- 17-Across: PALM SUNDAY is the [Easter preceder].
- 23-Across: The [Hockey attempt that only the goalie may stop] is a PENALTY SHOT.
- 39-Across: The [Pilfered programs of a sort] are PIRATED SOFTWARE.
- 51-Across: The POODLE SKIRT is indeed [Typical sock hop attire]. When was the last sock hop, sometime in the 1960s? Don’t get me wrong, I like this entry (it’s probably the most interesting of the set). But “typical sock hop” struck me as odd wording because I’m not sure sock hops themselves are all that typical anymore.
- 63-Across: Great clue for PUPPET SHOW: [Entertainment requiring a hand or two]. Inner Beavis considered several possible answers.
I dunno, maybe another layer would have made the theme more satisfactory. If, for instance, the second-letter-vowel sequence happened in both the first and the second words or if both words contained only the one vowel and no other vowels, then perhaps it would have felt like there was more there there. There, see?
The 57 theme squares required some sacrifices. NT WT, the [Food pkg. info] for “net weight,” is never one of my favorite entries. There’s OP CIT, ASST, SHA, EOE, E-LIST (good thing Kathy Griffin’s not that low!), ESTAB, and the duo of IRAE and ARIE. None is bothersome by itself, but the cumulative weight of them in this grid is noticeable. None of the Downs have more than six letters, but at least some of the non-theme Across entries are interesting. I liked BEATS ME and IRON BARS best, and HELP UP made for interesting shorter fill.
Brendan Quigley’s blog crossword, “Crash Test”—Matt Gaffney’s review
This puzzle hit home for me, as several frustrating computer issues have darkened my door over the past year. Brendan immortalizes five signs you may need to call in the computer guy/gal:
- 1a/72a. SAD MAC
- 5d. PC LOAD LETTER
- 8d/11d. THE DEVICE IS NOT READY
- 13d. ABORT/RETRY/FAIL
- 22d/51d. BLUE SCREEN OF DEATH
- When I saw what the theme was going to be I immediately looked to see where BLUE SCREEN OF DEATH would fit. Score!
- Good fill roundup: IPHONE, AND ALL, WENT BAD, MIAMI, KYOTO, KROC. Shortish list for a BEQ, but with 58 theme letters in the grid you get fewer chances to showcase mad fill skills.
- Best clue is at 27d: [It frequently gets lit] for WICK.
- The theme entries are all familiar except PC LOAD LETTER. Not that I’m complaining about not being familiar with a scary computer message.
- At 33a, “Now I Wanna Sniff Some Glue” is a classic Ramones song—once you know the title, you also know 50% of the lyrics!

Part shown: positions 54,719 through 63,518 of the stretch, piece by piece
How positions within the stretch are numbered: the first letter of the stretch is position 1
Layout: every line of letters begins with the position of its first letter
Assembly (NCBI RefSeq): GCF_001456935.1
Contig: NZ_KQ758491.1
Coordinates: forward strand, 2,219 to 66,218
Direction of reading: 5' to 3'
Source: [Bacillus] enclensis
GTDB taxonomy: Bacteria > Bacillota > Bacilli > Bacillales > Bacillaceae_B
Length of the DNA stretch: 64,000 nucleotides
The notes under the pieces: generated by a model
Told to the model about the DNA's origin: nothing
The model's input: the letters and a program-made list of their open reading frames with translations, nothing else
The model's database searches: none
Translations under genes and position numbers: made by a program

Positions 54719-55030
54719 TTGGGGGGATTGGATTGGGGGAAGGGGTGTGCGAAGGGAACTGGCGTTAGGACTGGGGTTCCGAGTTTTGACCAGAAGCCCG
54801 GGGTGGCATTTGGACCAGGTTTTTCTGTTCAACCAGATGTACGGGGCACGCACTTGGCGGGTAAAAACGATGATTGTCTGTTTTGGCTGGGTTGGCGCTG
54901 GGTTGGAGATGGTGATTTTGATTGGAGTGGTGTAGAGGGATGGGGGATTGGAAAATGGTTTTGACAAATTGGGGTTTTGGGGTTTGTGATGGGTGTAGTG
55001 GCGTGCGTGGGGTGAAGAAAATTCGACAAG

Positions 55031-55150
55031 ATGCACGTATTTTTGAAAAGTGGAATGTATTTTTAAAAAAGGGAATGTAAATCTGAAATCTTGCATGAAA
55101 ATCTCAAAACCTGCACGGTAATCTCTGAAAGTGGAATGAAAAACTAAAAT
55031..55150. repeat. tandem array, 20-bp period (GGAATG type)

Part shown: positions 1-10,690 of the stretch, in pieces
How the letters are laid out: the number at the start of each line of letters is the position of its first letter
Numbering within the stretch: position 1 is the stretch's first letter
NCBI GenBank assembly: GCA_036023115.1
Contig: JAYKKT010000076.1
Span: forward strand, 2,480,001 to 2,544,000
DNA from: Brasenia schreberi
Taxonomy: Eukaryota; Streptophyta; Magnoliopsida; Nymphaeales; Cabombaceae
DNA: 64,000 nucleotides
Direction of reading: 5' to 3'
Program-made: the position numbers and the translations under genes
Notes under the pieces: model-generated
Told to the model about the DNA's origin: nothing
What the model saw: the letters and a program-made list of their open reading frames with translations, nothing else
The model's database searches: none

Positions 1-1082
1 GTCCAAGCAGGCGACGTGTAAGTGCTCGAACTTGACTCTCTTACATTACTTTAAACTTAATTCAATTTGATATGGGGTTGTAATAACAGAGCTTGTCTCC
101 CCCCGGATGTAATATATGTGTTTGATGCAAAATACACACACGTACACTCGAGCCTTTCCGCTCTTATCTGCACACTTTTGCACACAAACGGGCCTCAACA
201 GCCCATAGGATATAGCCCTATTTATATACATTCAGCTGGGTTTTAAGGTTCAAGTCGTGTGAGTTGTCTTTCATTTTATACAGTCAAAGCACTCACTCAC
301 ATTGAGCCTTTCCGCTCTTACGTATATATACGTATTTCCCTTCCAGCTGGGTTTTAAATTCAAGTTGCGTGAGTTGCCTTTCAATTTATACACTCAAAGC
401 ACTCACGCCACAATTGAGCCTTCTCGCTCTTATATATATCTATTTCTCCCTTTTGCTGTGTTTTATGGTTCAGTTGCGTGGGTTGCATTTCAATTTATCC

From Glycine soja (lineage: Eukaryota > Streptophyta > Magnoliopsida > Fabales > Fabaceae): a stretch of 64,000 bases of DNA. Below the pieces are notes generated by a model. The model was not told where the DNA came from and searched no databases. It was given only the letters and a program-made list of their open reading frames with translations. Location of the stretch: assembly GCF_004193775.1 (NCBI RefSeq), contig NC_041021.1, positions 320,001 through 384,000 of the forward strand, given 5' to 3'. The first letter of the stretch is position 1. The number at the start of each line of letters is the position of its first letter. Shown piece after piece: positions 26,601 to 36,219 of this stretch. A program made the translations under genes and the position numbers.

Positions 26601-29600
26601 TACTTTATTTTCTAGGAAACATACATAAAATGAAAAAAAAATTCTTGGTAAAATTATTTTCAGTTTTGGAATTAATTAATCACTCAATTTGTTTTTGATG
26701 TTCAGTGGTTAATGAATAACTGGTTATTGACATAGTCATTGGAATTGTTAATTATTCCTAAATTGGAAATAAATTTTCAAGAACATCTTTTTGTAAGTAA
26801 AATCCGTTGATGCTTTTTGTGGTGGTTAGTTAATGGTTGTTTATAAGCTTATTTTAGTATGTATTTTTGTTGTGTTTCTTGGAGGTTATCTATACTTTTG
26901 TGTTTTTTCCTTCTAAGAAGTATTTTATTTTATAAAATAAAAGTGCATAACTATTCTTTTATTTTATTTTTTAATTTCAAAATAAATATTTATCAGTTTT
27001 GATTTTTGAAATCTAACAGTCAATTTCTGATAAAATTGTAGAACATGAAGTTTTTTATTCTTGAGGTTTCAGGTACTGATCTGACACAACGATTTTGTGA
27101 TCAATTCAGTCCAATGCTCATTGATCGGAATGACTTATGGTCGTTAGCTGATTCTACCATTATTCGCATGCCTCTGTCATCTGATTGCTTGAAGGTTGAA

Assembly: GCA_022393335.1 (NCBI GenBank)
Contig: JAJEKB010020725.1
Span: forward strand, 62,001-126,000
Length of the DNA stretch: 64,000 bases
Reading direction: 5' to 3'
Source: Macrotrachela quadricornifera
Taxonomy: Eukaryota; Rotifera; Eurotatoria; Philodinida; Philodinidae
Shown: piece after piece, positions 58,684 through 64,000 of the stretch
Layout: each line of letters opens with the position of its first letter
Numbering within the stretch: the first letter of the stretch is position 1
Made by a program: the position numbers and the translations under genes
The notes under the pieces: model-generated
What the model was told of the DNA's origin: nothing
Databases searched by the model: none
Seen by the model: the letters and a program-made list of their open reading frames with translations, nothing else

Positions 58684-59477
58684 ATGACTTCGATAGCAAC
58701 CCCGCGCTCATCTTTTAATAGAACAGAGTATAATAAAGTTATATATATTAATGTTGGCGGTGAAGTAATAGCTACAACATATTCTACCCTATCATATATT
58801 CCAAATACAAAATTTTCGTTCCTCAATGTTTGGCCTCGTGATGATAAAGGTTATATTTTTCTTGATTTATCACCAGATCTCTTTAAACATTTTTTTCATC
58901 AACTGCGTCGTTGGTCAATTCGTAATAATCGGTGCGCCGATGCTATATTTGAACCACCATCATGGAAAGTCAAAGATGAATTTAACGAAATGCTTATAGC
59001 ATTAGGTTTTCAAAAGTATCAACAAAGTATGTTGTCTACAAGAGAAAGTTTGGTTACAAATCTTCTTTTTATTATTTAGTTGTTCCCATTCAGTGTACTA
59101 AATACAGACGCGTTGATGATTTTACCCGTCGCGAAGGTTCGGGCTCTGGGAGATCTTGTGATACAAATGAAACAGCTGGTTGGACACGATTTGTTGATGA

Thanks for the puzzle, Brendan, and I hope no one here sees any of these theme entries today (outside of the puzzle)!
The NYT did have my name in it and I didn’t know my name’s origin, even though I know miel is French for honey. Oddly enough, the near homophone, “Mehl”, is German for flour.
Quote themes are difficult to construct and I’ve never heard a solver say a good word about them. What compels constructors to create them?
Regarding the Fireball (which I didn’t solve, mind you): despite not having seen the show or living anywhere near Broadway, I have listened to the “Book of Mormon” soundtrack several times in its entirety; it’s marvelous. I would never have gotten that answer nor would I have known how to spell it. Poor form.
NYT: BEETHOVENSNINTH is one ear-to-ear-smiling answer. On the other hand I’ve long since realized that most crossword-ese words don’t bother me as much as partials, obscure foreign language and iffy affixes. A corner with TACHO/AIS/ITHE/IAL – that stinks. Not all of the answers on your list bothered me, but most did…
@Bananarchy: BEQ had a bit on why he loves making quote themes. Alas I can’t find it.
LAT: Climate change and judgment day too? Coincidence? It’s a conspiracy! Never heard MANTRAP used to mean that before…
“Quote themes are difficult to construct and I’ve never heard a solver say a good word about them. What compels constructors to create them?”
In my case, a deadline and lack of a better idea.
Brutal Fireball. Just carnage.
Only finished the FB by looking up 18D, giving ACTII, which filled the missing letters in three (!) problematical crossing words. I’m still kinda unhappy with the answer to 30A (Stormed, maybe) being SIEGED… ‘storm’ and ‘siege’ are rather different strategies, IMO.
“In my case, a deadline and lack of a better idea.”
Interesting. I wouldn’t have thought that a quote theme would be a go-to theme in a time crunch, since you’d be relying mostly on luck to find a quote that splits symmetrically and you have so little wiggle room in the fill. Myself, I like to be in control when the pressure’s on, but then who am I to question the inimitable Hook?
What I liked about the NYT, was the way it solved itself, every crossing led to another crossing and they created an unusual gestalt for this puzzle (see what you miss by speed-solving?). My final letter entry was the F in FOO.
matt! you have not seen office space? PC LOAD LETTER is a printer error message (warning: some adult language). the printer thing is kind of a running joke in the movie, culminating in this cathartic scene (even more adult language).
CS: I don’t see the issue with “typical” vis-à-vis POODLE SKIRTs and sock-hops; it’s irrelevant whether sock-hops are common nowadays. “Typical” modifies “attire” in the clue.
”REAL KNOWLEDGE IS / TO KNOW THE EXTENT / OF ONE’S IGNORANCE.”
That must make me extremely knowledgeable about crossword puzzles. So, howcum I’m not better at them?
Ah, thanks Joon! I don’t remember the first scene, but I definitely remember the second. We’ve all wanted to do that.
“Brutal Fireball. Just carnage.” Well said.
The Fireball felt like a parody of a Fireball.
I’m rarely a fan of quote themes either, and I’m afraid this is no exception. Yes, there is a NY Medgar Evers college, but I find myself wondering how many of this new generation of constructors actually know who Medgar Evers is.
The Fireball was brutal, but I didn’t feel so bad about it. Yeah, I needed all the crossings for 17A (but I got them all), and I guessed wrong on ARDEN (*ARWEN) on the 58A crossings, but I suppose I should know one or the other if I’m doing the most brutal crossword out there. And 27 minutes. 4 stars here.
I did it. I 1-starred a Fireball. But I feel dirty about it. I don’t give out 1-stars here. Ever. Not for difficulty, for the double obscurity of the Mormon song (not the show) and a Disney cartoon I don’t watch. That’s dirty pool, Peter ;). Tons of other names in there didn’t salvage that. Not a harsh rater here, but as with 5 stars, extreme ratings are saved for such specific cases. But I know the next Fireballs will be generally amazing :).
I’m another who loves the Fireball but hated this episode of it. I live in Brooklyn, and I called in December to order tickets to “The Book of Mormon” for my wife’s birthday. Want to guess when I was able to get tickets for? June. Towards the back of the theater.
Re: the cartoon character — come on.